Honeymoon Plans

Whilst many newlyweds enjoy some time to themselves on their honeymoons, it is becoming more common for couples to include their children in their honeymoon plans after a second wedding. The honeymoon presents a perfect opportunity for blended families to spend time together and share bonding experiences.

As mentioned, my sister intends on taking her two children on her honeymoon (it was her fiancé's idea!). My youngest nephew is obsessed with elephants so my sister has already mentioned that they are considering all going on a safari holiday in Africa - what a perfect way to kick-start their new life together as a family. I am sure they will share lots of great memories from the trip and get to know each other even better!

If you are lucky enough to get a second chance at marriage then I think you should ignore the statistics that say that the chances of a second marriage ending in divorce are 60% compared to 50% of first marriages. Inevitably you will be apprehensive about saying "I do" for the second time but let your hope and optimism shine through for your second wedding. Have confidence in the fact that you are a different person from the one who got married the first time - you are older and wiser second time around.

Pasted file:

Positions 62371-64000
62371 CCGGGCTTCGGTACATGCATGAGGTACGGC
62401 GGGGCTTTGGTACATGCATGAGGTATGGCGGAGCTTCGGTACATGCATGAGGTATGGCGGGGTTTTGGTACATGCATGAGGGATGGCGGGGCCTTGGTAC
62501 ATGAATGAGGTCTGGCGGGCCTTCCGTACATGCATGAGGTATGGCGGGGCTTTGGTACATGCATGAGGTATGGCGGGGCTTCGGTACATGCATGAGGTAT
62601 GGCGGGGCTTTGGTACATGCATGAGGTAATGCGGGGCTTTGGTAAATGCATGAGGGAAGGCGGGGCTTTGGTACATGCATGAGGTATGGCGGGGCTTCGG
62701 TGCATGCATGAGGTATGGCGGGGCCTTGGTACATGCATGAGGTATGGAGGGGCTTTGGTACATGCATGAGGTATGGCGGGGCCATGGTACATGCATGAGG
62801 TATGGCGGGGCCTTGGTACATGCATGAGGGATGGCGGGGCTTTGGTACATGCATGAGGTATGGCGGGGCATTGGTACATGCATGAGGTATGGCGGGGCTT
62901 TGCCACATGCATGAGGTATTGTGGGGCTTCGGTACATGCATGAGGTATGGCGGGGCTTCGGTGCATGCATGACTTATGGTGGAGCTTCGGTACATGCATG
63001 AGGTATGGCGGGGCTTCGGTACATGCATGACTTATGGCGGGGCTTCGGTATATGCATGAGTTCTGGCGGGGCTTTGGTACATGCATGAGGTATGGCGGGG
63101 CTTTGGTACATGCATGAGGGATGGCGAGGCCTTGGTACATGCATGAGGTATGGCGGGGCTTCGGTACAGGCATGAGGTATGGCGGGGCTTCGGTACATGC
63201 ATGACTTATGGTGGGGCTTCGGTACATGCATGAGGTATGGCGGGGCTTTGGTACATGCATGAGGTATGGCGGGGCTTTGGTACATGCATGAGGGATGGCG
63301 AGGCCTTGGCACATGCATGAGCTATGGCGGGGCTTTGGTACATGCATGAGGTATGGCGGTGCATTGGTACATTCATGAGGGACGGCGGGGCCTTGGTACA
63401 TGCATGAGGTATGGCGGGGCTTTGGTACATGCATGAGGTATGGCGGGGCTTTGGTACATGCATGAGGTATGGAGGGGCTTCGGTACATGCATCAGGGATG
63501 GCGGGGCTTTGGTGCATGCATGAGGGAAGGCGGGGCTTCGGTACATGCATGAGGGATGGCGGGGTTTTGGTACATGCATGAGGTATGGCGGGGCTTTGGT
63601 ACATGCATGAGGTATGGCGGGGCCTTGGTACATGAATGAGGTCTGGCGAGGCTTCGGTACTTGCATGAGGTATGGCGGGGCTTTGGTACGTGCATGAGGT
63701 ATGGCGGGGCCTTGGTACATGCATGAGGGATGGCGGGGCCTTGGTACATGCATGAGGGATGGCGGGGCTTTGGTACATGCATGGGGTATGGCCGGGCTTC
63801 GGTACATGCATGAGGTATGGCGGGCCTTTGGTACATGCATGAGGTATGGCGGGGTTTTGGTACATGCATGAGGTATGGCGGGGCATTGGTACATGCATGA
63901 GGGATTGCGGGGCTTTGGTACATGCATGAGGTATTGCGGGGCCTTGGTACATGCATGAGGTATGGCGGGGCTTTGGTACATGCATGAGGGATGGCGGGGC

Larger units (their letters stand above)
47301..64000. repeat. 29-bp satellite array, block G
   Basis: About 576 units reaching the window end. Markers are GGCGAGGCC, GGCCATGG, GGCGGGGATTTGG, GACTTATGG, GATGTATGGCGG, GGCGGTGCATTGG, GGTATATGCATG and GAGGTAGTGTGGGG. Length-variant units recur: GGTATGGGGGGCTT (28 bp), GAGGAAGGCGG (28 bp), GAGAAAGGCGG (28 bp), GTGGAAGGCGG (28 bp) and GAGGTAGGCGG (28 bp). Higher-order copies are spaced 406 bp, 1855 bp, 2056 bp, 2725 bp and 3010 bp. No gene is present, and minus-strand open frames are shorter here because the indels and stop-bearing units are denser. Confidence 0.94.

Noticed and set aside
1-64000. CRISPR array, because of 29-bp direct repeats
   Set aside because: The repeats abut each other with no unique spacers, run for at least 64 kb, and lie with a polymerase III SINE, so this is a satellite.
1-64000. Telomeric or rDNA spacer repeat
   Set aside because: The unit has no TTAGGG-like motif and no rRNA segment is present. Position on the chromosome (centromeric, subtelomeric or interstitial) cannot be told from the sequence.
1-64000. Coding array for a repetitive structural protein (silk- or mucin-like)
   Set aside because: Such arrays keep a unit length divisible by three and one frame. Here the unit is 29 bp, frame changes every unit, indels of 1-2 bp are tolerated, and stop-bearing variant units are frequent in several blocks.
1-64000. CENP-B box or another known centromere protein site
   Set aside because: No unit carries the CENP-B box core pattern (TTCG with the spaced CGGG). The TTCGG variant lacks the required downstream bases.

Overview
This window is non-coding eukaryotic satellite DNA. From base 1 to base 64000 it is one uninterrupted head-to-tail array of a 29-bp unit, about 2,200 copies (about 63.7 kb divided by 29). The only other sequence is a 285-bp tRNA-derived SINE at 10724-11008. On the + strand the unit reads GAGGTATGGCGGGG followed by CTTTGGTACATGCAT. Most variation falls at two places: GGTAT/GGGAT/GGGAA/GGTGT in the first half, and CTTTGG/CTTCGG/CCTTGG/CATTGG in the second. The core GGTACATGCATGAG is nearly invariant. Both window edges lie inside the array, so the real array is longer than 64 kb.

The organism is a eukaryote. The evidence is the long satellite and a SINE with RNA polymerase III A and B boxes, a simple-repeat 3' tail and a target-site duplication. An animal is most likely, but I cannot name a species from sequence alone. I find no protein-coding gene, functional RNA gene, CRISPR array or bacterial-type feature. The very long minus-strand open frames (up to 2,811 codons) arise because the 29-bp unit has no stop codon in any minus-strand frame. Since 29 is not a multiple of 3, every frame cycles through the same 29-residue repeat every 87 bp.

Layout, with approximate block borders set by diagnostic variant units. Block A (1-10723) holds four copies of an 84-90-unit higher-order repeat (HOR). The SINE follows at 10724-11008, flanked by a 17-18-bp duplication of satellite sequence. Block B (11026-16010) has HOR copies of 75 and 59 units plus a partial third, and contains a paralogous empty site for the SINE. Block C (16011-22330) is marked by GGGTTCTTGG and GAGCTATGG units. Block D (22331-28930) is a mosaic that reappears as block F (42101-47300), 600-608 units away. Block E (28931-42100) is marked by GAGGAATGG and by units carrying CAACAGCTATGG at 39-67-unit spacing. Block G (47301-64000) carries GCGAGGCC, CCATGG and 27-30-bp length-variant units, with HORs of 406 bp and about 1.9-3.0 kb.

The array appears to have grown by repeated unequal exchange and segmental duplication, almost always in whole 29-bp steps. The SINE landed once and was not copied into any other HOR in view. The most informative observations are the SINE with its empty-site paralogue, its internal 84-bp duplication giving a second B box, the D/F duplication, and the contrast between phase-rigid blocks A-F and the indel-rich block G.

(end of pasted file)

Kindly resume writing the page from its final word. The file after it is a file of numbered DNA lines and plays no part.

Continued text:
Resources I recommend for planning your encore wedding:

1,001 Ways to have a Dazzling Second Wedding by Sharon Naylor available at Amazon.com and Amazon.co.uk

This guidebook is perfect for women planning their second weddings. It provides the most current and applicable how-to's on such touchy subjects as: gown choice, family participation, guest diplomacy, gifts, bridal party choices, invitation wording, reception planning, religious requirements, and legalities.

Listen to this discussion about the etiquette of getting married again? Questions include what do you wear and do you have a present list? She discusses this topic with Sandra Boler consulting editor of Brides Magazine and journalist Eve Pollard.